When I think of Ada Lovelace 1815-1852, widely recognized as the first computer programmer, I think of a woman with highly curious intellect, vision, superb math skills, and ambition with absolutely no where to apply them in Victorian England. She chose to find men who had position and power and apply her gifts through them, as that was one of the only ways a woman could push her own agenda in that time, but the men she chose failed or betrayed her and she was left with nothing. I cannot begin to imagine this woman’s frustration. It boils my blood.
Ada (Augusta Ada King, née Byron) worked hard. First her mother schooled and worked her hard to try to beat any remnant of her famous father, poet Lord Byron, out of her. That schooling found fertile ground. Ada got a taste for it and was good at it. She longed for more and sought it out over and over again. Knowing what she needed to learn next, she sought out the perfect teachers and mentors, including Mary Somerville, a well-established female math scholar of the time.
Eventually Ada hitched her wagon to Charles Babbage, a famous fickle scientist-inventor. That became a lifelong relationship in which they both benefitted. But, when it was time for Ada to supersede her mentor and manifest her own vision, he turned his back on her. Just. Like. That.
He could do that, because he had all the power and she had none. And that is the story of so many women in the patriarchal industrial complex. Once they were allowed education, they aspired to great intellectual heights and then, were sent home to raise babies. Because to compete with men was not allowed and to supersede men even more disallowed and Ada would have certainly done that.
I want to make a prayer and offering to the unexpressed anger and frustration that must have been felt by these women mathematicians, scientists scholars and writers. Often they were so alone in these feelings because they were viewed as anomalies. Why are you trying to get a man’s job anyway? It’s not normal for a woman to want that and to succeed in that. You must be some kind of freakish variant monster. You don’t belong in that world of men.
I pray for the spirits of these women and ask my sisters who are able to succeed today in professions that are usually reserved for men to please thank their lucky stars and see that we, as a culture, have indeed made progress.
If nasty women writers has taught me anything it is that we as women of all colors and races and religious beliefs have come a long way. Sure, we have a lot further to go, but we have definitely changed our own realities. Don’t believe anyone who tells you that feminism has done nothing for them. That is pure bull-pucky. It has done so much. Has the movement had its flaws that need to be corrected? Certainly. But Ada Lovelace’s reality is not one that any of us would want to live and because of feminism, most of us don’t have to.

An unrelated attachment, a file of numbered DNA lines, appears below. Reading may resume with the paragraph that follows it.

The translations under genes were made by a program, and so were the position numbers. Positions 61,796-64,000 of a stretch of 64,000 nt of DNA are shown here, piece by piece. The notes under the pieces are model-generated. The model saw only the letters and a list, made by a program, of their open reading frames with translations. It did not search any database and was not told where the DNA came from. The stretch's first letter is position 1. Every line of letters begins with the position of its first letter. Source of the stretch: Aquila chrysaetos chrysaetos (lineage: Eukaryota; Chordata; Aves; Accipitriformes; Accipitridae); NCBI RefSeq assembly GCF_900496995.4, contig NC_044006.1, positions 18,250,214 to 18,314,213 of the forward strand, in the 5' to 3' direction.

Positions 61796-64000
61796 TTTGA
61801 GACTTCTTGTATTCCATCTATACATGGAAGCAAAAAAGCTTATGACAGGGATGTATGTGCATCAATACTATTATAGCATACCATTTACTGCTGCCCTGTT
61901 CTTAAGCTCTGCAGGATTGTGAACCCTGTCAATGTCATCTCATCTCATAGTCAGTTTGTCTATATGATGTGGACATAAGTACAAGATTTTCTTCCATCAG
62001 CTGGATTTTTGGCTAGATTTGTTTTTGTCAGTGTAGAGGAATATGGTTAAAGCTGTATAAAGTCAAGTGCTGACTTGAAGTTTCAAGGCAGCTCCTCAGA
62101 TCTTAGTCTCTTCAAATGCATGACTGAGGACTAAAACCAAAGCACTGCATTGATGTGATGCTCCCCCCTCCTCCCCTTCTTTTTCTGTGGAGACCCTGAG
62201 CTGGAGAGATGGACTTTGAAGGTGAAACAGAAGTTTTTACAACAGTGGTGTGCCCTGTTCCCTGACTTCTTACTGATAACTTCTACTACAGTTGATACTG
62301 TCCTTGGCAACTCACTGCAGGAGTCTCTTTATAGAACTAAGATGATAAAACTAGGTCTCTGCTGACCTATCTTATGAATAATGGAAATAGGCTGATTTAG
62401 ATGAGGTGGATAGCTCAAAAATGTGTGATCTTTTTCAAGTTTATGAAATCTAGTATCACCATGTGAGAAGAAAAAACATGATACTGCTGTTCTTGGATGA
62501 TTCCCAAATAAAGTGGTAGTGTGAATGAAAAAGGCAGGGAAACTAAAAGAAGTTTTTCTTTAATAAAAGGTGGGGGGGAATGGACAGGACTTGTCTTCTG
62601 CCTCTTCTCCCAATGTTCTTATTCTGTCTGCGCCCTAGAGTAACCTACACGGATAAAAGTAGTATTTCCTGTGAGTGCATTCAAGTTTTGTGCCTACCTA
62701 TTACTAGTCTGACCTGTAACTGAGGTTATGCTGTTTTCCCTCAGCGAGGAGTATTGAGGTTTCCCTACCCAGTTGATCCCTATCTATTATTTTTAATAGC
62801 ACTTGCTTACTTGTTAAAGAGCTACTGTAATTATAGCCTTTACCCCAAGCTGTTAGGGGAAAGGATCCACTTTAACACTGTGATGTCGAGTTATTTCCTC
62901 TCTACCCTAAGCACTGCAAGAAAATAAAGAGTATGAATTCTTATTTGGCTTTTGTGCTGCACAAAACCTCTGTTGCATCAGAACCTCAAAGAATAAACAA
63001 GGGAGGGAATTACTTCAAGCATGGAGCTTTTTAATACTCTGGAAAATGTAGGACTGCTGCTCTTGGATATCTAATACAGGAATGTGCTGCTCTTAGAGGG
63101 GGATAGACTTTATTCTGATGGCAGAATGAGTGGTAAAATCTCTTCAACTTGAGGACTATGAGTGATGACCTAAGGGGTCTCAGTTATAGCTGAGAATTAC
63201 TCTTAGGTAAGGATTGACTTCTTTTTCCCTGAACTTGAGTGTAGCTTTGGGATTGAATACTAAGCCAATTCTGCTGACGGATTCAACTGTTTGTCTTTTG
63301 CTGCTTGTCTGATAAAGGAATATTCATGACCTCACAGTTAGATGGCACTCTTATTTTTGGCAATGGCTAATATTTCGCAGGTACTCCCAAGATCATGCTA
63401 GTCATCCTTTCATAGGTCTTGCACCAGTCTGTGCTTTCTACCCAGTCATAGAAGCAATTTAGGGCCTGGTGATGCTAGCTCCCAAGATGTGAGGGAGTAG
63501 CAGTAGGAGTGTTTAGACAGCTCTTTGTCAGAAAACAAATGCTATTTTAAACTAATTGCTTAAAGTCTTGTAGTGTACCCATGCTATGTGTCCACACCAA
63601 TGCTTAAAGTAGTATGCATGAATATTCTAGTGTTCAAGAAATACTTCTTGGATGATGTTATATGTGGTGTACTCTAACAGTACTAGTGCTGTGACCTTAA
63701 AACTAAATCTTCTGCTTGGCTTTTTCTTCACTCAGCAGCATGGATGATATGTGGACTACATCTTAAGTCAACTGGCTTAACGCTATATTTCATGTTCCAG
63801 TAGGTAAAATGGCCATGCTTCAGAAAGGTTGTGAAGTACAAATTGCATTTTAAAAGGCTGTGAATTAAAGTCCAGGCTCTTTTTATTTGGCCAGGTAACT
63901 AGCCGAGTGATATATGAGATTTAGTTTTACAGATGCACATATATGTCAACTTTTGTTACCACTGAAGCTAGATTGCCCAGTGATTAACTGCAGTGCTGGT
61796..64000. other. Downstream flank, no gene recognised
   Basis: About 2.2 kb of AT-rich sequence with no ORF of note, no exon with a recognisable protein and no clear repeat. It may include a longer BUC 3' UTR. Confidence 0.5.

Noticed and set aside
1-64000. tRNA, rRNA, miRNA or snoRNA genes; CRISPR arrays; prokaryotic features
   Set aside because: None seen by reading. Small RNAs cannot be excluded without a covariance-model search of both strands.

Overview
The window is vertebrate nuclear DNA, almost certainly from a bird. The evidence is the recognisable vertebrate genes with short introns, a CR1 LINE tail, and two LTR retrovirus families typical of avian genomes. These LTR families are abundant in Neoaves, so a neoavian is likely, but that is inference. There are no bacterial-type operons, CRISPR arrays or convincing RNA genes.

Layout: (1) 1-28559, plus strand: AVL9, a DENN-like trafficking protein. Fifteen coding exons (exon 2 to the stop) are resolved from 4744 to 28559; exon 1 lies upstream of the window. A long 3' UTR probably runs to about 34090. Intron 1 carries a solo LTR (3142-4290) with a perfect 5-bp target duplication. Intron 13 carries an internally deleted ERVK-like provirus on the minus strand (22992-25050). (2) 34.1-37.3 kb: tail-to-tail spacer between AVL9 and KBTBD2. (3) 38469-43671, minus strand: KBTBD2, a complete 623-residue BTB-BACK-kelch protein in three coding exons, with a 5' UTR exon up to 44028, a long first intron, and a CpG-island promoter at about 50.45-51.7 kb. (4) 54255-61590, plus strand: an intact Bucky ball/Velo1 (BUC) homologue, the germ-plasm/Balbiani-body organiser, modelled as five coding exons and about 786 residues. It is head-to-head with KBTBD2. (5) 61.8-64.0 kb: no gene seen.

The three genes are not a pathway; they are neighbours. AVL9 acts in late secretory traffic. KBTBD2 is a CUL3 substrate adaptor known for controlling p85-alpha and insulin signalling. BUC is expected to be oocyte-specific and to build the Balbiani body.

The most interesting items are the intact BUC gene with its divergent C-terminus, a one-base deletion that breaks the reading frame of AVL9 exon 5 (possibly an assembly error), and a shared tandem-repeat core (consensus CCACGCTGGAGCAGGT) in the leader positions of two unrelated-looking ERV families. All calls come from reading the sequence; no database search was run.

Ada does not openly and overtly express her frustration and rage in her letters included in James Essinger’s book, Ada’s Algorithm: How Lord Byron’s Daughter Ada Lovelace Launched the Digital Age, but it is there, beneath the kind and patient veneer. One can feel it seething.
She has to try to convince and beg this man Babbage to help her achieve her ambitions and he patently rejects her. That moment of the book broke my heart. How many of us have felt that sting: someone teaching you, building you up as long as you are in service to them, and then, when it looks like you may be about to step out and pursue your own ambition: the dump. Why? Because men/people in power can still do this, but thanks to feminism, there are now other alternatives for women with ambition to pursue. Ada had none. She stayed in relationship to Babbage but the work did not progress. The Analytical Engine never got built and Ada’s vision for its applications had to wait 100 years.
Ada Lovelace was the daughter of Lord Byron. When I first read that, my breath caught in my chest. (OMG! Really?) But when I tell others that, they often don’t know who he was. Let me just say, he was big in his time! And actually still is.
The poetry foundation describes him as:
“The most flamboyant and notorious of the major English Romantic poets, George Gordon, Lord Byron, was likewise the most fashionable poet of the early 1800s. He created an immensely popular Romantic hero—defiant, melancholy, haunted by secret guilt—for which, to many, he seemed the model”(https://www.poetryfoundation.org/poets/lord-byron).
Notorious for his poetry as well as his philandering with anyone and everyone of either sex, including cousins and half-sisters, the marriage between him and Ada’s mother did not last. Ada’s parents split up when she was only a month old.
Perhaps this is the early patterning that set Ada up for a life of relationships with disappointing but important men. Though she never met Byron, we can assume he cast a huge shadow over her life and that she longed to know him which would have only been normal. Being famous and absent, he most probably held an inflated and distorted position in her psyche. It is clear she inherited his genius and ambition.
When she was but 17, she met 42-year-old Charles Babbage (1791-1871), an already well-known scientist-inventor.